Like Gauld, Carr, and Cornell, Beloff had good reason to accept the testimony of other people who reported witnessing paranormal events the night he was there. Peggy reported that Janet's bed was shaking, and she noted that Janet wasn't moving while the shaking was going on (GP73A, 29:56). As I've documented elsewhere (do a Ctrl F search for "shake" to find two relevant sections in the article here), there are many incidents involving the shaking of beds for which we have good evidence, so there's a lot of precedent for the poltergeist's activity in that context.

Some throwing incidents followed shortly after the bed shaking. Somebody asks Paul Burcombe whether he saw one of the throwings, and he says that he did (37:04). He describes seeing Janet thrown from her bed in a paranormal manner. What's significant about this occasion is that Beloff seems to be the one who asked Paul if he saw what happened. Why ask him if you don't think his testimony is significant? I'm not aware of any evidence that Paul faked any paranormal events or lied about anything during the case, and he showed some skepticism and often tried to catch the girls in fraud and was involved in some good testing of the poltergeist voice (MG34A, 33:00; MG44A, 31:18). I see no justification for Beloff to dismiss a throwing incident witnessed by multiple people, including somebody as credible as Paul, whose testimony Beloff himself showed interest in.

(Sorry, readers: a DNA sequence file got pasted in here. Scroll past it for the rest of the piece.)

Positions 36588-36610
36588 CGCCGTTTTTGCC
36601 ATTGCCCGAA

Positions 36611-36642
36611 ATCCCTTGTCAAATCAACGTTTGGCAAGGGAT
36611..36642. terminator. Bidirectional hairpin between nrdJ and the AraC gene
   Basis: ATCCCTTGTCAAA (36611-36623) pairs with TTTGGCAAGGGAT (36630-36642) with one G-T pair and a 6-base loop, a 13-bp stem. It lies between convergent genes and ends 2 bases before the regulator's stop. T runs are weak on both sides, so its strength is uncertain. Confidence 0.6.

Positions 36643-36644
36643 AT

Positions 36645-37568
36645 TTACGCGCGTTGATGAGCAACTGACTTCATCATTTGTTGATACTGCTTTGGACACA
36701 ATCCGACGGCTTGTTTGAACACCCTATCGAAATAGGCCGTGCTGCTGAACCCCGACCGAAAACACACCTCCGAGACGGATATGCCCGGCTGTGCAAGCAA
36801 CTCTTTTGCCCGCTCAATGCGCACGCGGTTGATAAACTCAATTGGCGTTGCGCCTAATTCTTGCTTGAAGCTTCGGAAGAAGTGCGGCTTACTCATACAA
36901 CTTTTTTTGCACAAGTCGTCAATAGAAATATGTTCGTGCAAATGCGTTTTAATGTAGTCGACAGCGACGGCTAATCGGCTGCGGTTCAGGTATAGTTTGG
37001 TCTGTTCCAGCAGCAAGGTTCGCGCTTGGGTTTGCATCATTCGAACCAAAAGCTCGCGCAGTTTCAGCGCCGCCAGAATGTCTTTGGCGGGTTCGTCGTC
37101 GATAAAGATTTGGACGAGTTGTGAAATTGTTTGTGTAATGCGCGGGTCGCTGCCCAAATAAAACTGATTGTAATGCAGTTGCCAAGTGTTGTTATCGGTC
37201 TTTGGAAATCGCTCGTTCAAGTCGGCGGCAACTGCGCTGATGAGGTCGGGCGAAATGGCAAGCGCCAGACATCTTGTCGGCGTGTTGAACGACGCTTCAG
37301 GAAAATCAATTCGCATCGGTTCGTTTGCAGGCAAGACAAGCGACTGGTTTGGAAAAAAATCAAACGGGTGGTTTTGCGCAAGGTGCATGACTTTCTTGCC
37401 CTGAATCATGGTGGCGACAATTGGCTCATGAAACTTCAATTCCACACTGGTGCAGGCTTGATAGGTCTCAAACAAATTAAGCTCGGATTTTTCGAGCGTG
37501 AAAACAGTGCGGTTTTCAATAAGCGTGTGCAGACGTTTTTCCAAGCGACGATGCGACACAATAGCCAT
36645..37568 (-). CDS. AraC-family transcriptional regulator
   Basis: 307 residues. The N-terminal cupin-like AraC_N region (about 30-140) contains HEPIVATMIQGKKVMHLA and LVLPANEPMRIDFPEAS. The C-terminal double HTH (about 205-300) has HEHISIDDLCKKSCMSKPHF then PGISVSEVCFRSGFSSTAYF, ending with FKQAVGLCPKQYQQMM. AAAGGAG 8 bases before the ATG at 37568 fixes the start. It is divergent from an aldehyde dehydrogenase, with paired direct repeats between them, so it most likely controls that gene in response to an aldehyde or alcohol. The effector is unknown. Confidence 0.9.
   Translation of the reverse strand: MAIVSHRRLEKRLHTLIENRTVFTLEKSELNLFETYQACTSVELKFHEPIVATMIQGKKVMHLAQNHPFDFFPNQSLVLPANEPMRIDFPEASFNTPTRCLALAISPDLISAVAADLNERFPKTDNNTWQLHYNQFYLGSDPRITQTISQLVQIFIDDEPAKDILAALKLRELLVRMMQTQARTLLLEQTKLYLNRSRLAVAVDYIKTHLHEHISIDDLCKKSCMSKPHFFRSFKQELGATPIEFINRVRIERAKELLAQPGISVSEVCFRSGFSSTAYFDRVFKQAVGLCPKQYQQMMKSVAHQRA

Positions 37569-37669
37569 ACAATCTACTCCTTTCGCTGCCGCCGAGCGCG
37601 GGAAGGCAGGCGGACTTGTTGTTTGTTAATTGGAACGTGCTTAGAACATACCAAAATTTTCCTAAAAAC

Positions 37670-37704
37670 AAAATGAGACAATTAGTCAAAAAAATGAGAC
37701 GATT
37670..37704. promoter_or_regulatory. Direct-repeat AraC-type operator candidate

A box of tissues then moves, and Grosse comments on how interesting the incident is. You then hear a male voice say "Yes", a voice distinct from the voice of every other male who was present at the time, and it sounds like Beloff (GP73A, 40:33). There are more throwings, and Grosse comments after one of them, "I saw that one." (41:30) He asks somebody if he saw it, and the same distinct male voice referred to above, which has to be Beloff's, answers, "Half saw, half saw." (41:38) Shortly after, John Burcombe comments on how high Janet was thrown into the air, so he apparently saw at least a portion of the event as well. A little later, it sounds like both girls are thrown around the same time, and they apparently ended the sequence in some unusual way, perhaps by bouncing along the floor, as had happened earlier (GP73B, 2:39). Grosse saw the end of the sequence.